Jauncey: “You can’t tap in kickboxing”

Jauncey: “You can’t tap in kickboxing”

Wednesday, Jul 12 2017

Kickboxing has traditionally been dominated by fighters from Europe and Japan, but some interesting challengers to that national hegemony emerged over the course of the various GLORY World Series events which took place in 2013.

Joe Schilling’s winning of the GLORY 10 LOS ANGELES Middleweight Championship Tournament was a significant coup for US kickboxing, while the almost unstoppable march of ‘Bazooka’ Joe Valtellini saw the Canadian flag carried almost to the peak of the Welterweight division.

Another bright Canadian star may emerge at GLORY 16 DENVER this Saturday, May 3 as Josh Jauncey (19-4, 9 KO’s) makes his GLORY debut in a SuperFight Series bout with the experienced Warren Stevelmans (64-20-1, 20 KO’s).

“I would describe my style as technical but unpredictable. I try my best to stay sharp and clean, but I'm not afraid to take risks. Winning an exciting fight is my goal every time,” he says when asked to describe his style for people who haven’t seen him before.

“I've yet to have a boring fight and I don't plan on starting now.”

While Jauncey isn’t a name most GLORY fans are familiar with yet, he has been training with some names that fight fans will know very well. One is two-time K-1 MAX champion Andy Souwer, another is the UFC Featherweight champion Jose Aldo.

“Andy has been very big influence as I really looked up to his fighting style ever since my dad pointed him out when I was about 11. Ever since then I'd studied nearly every one of his fights that are online,” he says.

“We started fighting around the same age, eight or nine years old, so I always felt that maybe I could get as good as him some day.

“Being able to finally meet him when I was 15 was HUGE. I was starstruck! As if I was a teenage girl meeting Justin Bieber. Then when I went back a couple years later I actually got to train with him and since then we'd kept in contact until I graduated high school.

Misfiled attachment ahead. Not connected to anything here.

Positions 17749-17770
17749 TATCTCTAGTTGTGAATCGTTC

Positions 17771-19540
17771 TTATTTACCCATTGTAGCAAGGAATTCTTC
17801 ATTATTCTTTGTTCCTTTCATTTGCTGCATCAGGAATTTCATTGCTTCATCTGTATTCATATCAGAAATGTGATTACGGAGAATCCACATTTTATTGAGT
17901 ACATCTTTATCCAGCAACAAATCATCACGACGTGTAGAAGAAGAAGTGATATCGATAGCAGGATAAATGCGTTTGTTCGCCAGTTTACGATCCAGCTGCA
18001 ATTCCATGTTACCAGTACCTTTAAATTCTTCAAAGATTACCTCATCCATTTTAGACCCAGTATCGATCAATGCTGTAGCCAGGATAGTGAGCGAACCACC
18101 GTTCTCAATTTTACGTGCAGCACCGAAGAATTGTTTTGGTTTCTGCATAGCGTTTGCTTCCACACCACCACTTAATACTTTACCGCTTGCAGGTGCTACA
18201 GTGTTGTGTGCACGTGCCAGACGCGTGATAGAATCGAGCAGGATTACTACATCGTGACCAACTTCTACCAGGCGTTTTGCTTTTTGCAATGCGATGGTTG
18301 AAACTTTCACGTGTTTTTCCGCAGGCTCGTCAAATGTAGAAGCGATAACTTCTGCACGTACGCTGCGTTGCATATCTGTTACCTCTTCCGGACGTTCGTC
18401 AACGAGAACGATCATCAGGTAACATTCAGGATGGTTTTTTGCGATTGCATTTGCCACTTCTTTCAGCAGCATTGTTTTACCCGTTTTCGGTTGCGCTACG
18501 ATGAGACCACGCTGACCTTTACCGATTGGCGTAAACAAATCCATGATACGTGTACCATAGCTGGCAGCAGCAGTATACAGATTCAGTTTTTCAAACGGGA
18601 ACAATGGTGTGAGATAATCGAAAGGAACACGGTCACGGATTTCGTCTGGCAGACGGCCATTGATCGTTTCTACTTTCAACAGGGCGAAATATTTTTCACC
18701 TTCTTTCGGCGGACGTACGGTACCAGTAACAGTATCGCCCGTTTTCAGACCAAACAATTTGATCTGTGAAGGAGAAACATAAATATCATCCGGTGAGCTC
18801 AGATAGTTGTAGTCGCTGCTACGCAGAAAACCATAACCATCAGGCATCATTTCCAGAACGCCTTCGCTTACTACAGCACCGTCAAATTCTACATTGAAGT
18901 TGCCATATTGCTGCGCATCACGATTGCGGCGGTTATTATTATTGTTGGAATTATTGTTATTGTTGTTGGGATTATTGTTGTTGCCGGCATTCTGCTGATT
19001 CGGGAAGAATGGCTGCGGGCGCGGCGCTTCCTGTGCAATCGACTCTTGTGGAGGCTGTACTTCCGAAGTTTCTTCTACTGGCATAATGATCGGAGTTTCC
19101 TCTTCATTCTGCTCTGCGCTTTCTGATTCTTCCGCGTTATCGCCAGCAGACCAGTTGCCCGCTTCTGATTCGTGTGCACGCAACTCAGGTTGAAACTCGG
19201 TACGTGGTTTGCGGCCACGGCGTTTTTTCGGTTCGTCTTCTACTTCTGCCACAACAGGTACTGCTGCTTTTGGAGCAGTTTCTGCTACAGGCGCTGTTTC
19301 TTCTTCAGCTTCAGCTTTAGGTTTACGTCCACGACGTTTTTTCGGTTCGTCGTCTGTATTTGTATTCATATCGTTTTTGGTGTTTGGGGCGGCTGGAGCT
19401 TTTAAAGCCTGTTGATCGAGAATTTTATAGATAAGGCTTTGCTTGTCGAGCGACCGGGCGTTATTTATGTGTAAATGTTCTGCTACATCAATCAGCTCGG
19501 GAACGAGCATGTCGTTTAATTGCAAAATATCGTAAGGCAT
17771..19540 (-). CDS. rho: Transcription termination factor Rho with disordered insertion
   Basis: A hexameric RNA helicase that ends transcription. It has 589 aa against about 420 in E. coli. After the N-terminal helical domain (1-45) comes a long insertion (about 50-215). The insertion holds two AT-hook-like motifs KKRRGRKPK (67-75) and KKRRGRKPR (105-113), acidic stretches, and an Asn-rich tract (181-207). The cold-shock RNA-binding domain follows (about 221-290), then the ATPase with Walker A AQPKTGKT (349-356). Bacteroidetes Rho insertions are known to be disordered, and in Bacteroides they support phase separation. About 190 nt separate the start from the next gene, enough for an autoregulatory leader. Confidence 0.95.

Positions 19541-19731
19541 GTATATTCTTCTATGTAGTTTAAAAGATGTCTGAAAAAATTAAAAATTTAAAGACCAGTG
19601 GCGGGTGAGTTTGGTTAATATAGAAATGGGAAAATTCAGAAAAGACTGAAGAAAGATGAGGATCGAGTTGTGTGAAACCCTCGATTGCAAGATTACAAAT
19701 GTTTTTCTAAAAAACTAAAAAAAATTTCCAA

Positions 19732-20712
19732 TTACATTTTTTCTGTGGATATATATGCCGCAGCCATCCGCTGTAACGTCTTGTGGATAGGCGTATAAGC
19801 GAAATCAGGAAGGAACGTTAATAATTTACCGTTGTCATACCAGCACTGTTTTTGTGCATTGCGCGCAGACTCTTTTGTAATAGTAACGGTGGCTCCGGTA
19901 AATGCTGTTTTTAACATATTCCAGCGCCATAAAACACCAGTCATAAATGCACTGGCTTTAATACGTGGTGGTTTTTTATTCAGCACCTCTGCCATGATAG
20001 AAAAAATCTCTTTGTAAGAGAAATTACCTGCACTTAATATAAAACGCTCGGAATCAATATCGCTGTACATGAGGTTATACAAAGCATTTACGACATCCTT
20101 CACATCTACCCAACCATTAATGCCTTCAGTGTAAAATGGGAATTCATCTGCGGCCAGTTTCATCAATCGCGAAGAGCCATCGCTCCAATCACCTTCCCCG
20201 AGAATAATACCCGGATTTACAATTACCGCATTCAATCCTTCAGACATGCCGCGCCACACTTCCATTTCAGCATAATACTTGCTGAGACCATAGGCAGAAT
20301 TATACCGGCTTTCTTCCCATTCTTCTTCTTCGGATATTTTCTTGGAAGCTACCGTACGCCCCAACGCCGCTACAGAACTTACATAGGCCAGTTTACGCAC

“I worked as a plumber and saved up my money so I could move to Holland, which is when he invited me to be part of Team Souwer. That was a dream come true for me. I jumped around the house like a little kid after we had that conversation.”

UFC Featherweight champion Aldo is also a Souwer fan and for the last few years the two have trained together whenever they can. Aldo travels to Amsterdam to work out with the Team Souwer crew and sharpen his game. That is where Jauncey met and trained with him.

“Training with Jose Aldo is really great. Another great experience I owe to being part of Team Souwer. He is very explosive and his timing is impeccable. His timing and head movement isn't something you really notice from watching his fights but it is really impressive,” he says.

“I think he'd give any fighter, from Featherweight to Lightweight, trouble in GLORY. If he could focus on only his stand-up and not worry about his ground game for a while, he could be a big problem in the kickboxing circuit.”

Celebrity fighting names aside, Jauncey says his main hero and biggest influence can be found a lot closer to home.

“It’s definitely my father, Vincent Jauncey. I always looked up to him and wanted to fight like he did. He was a champion in Britain, Hong Kong and Macau. He never pushed me or my brother to fight or into kickboxing but when we decided we did want to fight, he was 100% behind us,” he says.